That is a valid point. Past “Assassin’s Creed” games have shown their attention to historical accuracy. They’ve even included some diverse characters in the past, such as Adewale and Altair.

However, I’m going to go out on a whim here and say that Ubisoft used Google at least once during the production of Unity. A simple search of “French Revolution assassin” would have solved their problem of female representation:

As you can see, the first (non-Creed related) result that appears is a woman named Charlotte Corday. Immediately after her is Jean-Paul Marat, and immediately after that is “The Death of Marat”. Any guess as to how these things are connected?

If you can’t figure it out, Corday assassinated Marat, who was one of the leaders of the Reign of Terror. This assassination is one of the most important and renowned of the French Revolution.

So if Ubisoft focuses so much on historical accuracy, why is it that they never took Corday into account when they began to create this game? You could say it’s because Corday was executed. You could also say it was because Ubisoft always creates original protagonists. However, wouldn’t it make sense for you to take some inspiration from the most highly regarded assassination of the French Revolution? This, I believe, should be the main focus of controversy concerning Unity. Arguing over the mechanics of animation is something that little people actually have knowledge of, and any claims of how long it would take could only be valid if actually acted upon. The real problem here is the lack of any representation in one of the biggest video game franchises of all time.

What Ubisoft is doing is feeding the flames of female representation in the video game industry. If you look around your local video game store, you’ll notice that almost every video game has the protagonist of a white guy. Every company that releases a game with this kind of protagonist is adding to the idea that only games led by men will sell. While video game industries might have a certain character or story in mind, which is perfectly fine, it seems that no one wants to expand their mind to other kinds of people. “Unity” also adds to the idea that “Female-led games don’t sell.” This isn’t because people don’t want to buy them – it’s because there are none to buy. There are very few games out there that are female-led, and an even smaller amount that are successful.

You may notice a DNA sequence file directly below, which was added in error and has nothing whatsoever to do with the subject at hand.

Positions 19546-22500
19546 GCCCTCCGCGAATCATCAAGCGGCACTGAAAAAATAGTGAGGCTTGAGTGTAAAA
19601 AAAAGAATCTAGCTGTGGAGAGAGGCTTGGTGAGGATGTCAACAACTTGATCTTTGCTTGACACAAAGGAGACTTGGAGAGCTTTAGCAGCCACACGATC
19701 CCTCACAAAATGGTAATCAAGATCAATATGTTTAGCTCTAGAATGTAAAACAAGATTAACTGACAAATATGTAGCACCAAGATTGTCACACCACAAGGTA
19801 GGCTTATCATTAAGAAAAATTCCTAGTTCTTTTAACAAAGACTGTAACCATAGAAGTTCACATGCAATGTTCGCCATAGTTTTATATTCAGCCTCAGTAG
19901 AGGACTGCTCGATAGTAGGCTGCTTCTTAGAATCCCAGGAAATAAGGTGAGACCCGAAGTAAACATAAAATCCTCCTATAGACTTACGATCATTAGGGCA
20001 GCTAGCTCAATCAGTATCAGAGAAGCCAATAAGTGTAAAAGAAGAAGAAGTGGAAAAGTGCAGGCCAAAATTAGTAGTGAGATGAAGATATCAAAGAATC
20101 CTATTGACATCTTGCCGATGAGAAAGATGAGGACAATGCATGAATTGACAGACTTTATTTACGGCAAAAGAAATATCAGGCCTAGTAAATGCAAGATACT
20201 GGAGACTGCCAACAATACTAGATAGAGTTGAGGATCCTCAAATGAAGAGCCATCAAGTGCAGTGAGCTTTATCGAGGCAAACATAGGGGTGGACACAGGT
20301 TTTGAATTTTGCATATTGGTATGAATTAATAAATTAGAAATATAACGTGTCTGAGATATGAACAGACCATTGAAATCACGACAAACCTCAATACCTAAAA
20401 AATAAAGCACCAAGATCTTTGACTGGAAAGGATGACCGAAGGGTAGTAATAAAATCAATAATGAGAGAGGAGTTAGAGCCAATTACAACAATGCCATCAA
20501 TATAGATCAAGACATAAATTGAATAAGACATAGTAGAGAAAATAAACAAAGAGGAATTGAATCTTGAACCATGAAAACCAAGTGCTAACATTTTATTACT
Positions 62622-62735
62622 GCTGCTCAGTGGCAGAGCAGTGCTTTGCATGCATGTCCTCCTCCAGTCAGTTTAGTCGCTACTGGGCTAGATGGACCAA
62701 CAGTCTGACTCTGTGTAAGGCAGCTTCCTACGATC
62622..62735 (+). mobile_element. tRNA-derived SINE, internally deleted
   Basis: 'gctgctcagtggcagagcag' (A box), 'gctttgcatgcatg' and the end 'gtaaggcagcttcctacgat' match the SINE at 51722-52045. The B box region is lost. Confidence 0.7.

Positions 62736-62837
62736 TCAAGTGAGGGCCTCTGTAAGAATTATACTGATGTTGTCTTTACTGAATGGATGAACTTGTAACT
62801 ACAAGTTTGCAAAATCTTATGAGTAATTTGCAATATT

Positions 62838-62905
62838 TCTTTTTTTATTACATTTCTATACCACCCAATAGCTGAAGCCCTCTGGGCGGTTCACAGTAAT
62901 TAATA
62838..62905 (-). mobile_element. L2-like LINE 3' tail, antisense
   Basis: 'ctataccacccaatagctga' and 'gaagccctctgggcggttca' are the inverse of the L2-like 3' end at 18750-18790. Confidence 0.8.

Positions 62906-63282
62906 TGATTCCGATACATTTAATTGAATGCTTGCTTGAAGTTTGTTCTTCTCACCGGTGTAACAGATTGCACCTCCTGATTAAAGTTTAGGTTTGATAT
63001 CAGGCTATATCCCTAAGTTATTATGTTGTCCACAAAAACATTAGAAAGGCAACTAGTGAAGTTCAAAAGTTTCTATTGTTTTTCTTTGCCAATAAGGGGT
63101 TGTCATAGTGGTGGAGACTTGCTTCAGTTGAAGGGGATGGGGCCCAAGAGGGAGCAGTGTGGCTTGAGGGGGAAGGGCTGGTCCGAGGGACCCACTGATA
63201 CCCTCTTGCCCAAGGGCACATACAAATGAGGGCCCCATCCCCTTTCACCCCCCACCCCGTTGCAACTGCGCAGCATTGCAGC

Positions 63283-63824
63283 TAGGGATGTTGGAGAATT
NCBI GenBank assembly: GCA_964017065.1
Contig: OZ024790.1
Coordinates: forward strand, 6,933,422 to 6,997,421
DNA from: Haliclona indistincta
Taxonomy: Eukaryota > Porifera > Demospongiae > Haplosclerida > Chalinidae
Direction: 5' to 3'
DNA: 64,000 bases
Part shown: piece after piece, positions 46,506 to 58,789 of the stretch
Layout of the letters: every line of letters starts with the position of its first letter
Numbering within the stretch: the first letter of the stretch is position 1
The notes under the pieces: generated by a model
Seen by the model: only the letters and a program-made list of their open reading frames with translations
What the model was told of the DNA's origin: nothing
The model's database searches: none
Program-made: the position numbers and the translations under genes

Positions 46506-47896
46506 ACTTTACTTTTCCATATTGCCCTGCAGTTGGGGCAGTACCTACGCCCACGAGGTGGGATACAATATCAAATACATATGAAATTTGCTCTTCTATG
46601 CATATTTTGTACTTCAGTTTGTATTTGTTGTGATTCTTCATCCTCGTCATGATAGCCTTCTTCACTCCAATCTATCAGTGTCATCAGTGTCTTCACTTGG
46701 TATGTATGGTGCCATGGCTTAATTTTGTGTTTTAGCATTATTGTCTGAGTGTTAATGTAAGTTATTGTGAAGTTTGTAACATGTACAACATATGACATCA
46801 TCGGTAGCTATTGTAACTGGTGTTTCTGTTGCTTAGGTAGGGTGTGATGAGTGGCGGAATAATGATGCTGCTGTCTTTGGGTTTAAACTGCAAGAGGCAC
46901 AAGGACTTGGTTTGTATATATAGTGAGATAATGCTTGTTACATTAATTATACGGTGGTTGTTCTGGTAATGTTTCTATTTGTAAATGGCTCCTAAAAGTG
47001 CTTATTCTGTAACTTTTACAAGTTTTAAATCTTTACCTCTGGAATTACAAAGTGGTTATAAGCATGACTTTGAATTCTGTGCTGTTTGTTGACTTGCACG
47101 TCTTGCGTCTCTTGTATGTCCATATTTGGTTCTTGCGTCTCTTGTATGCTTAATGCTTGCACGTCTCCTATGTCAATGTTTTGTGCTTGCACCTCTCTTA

Source: gamersofcolor.tumblr.com
Source: gamersofcolor.tumblr.com

The biggest problem I have with all of this is the idea that women are “too hard” to animate. This isn’t the first time that the complexities of women have been touched upon. Lino DiSalvo was the head of animation for the widely popular film, “Frozen”. If you haven’t noticed, Elsa and Anna look extremely similar to Rapunzel from “Tangled”. It’s so similar, in fact, that it basically looks like the same face reused. DiSalvo commented on this, stating:

“Historically speaking, animating female characters are really, really difficult, because they have to go through these range of emotions, but you have to keep them pretty and they’re very sensitive to — you can get them off a model very quickly. So, having a film with two hero female characters was really tough, and having them both in the scene and look very different if they’re echoing the same expression; that Elsa looking angry looks different from Anna being angry.”

Source: skunkandburningtires.com
Source: skunkandburningtires.com

Yes, because women looking pretty is always the top priority when animating them. This quote, along with Amancio’s quote, shows how women are seen in the media, whether it is in a movie or a video game. “Unity” hasn’t even been released yet, and already the lack of representation has caused a stir of controversy. It deserves the controversy, however. If we continue to let these interpretations of women in the media occur, we’ll keep experiencing the same problem we’ve had for so many years already. Even if Ubisoft adds a female character later as DLC, it doesn’t make up for the problems they’ve already caused.

Ubisoft, I don’t care if animating women is just too hard for you. You should have thought about them from the beginning. There are no excuses.

Featured image courtesy of gamesided.com.